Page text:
Ryan Leaf could serve Texas time in Montana prison
The Texas prosecutor who brokered a 10-year probationary sentence for former NFL quarterback Ryan Leaf in 2010 says he is working on a plea deal that would allow the Montana native to serve his sentence in his home state.
The Texas prosecutor who brokered a 10-year probationary sentence for former NFL quarterback Ryan Leaf said Tuesday he is working on a plea deal that would allow the Montana native to serve his sentence in his home state.
Randall County District Attorney James Farren said he'll seek a seven-year sentence against Leaf for violating terms of his probation when he was arrested for drug possession in Montana last year. A Texas judge would have to approve the deal.
"He would never have to come back here, which would be fine with me," Farren said, adding that the deal would save the state money for travel to and from Montana and the cost to house Leaf in a Texas prison.
Leaf, a Heisman Trophy finalist at Washington State, spent four seasons in the NFL after being chosen No. 2 in the 1998 draft - behind Peyton Manning - by the San Diego Chargers. He retired after four dismal seasons, finishing his career with 14 touchdowns and 36 interceptions.
In late 2008, Leaf resigned from West Texas A&M in Canyon after coaching quarterbacks for three seasons. He later said he was introduced to heavy-duty painkillers following surgeries on his shoulders, knees and wrists, and he realized he was addicted in March 2008. He was accused of presenting an incomplete medical history to physicians in 2008 in his quest to get the painkiller Hydrocodone, and of forcing his way into an apartment to steal the drug that had been prescribed to an injured football player.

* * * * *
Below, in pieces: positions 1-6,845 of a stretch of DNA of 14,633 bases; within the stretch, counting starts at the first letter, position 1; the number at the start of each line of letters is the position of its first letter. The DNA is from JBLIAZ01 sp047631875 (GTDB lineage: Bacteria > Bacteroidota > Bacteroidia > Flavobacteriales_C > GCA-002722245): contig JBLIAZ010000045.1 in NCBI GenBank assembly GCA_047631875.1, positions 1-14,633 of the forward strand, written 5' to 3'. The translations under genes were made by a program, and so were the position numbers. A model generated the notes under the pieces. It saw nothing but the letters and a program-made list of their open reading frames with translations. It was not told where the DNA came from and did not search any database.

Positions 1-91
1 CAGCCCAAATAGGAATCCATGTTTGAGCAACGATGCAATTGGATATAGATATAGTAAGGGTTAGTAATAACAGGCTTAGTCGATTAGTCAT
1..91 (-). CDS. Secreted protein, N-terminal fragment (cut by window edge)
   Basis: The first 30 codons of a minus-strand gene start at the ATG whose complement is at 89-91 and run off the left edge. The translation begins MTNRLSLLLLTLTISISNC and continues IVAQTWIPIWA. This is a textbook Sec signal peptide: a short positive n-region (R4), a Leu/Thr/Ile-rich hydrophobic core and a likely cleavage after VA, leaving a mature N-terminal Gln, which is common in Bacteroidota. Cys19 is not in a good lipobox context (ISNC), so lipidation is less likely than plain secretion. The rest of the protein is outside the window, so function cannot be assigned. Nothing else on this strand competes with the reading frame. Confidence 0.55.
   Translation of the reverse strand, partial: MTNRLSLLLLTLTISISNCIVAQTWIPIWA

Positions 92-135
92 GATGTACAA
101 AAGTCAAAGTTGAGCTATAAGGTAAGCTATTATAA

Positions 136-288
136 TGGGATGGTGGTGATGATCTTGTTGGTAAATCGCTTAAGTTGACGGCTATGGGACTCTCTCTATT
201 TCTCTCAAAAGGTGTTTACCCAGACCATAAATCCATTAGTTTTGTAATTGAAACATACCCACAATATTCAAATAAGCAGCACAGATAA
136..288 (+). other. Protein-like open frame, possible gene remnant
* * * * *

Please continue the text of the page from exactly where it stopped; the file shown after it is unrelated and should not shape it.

Leaf got probation after pleading guilty to eight felony drug charges in 2010. But after moving back to his home state, he is now in a Montana prison after being kicked out of a drug treatment program. He pleaded guilty last May to burglary and drug possession.
Farren said the Texas sentence and one Leaf is serving in Montana would run concurrently.
"It may be a deal breaker if it's more than Montana's" sentence, Farren said. "That's our position at this point. I'm not going to agree to less than seven."
Leaf got five years in Montana. Leaf's defense attorney in Texas, Bill Kelly, said there are procedural hoops still to be negotiated and that he and Farren hadn't yet discussed specifics. He did agree that Leaf would be better served handling the case from afar.
"There's no need to bring him back here and reinvent the wheel," he said.
Leaf was charged last spring with breaking into two houses and stealing prescription painkillers near his hometown of Great Falls, Mont. After pleading guilty, his five-year sentence called for spending nine months in a locked drug treatment facility as an alternative to prison.
Leaf will remain in the state prison until at least June 30, when he becomes eligible for parole, a Montana prison official said. That does not mean he will be released, but he will receive a hearing before the state Board of Pardons and Parole.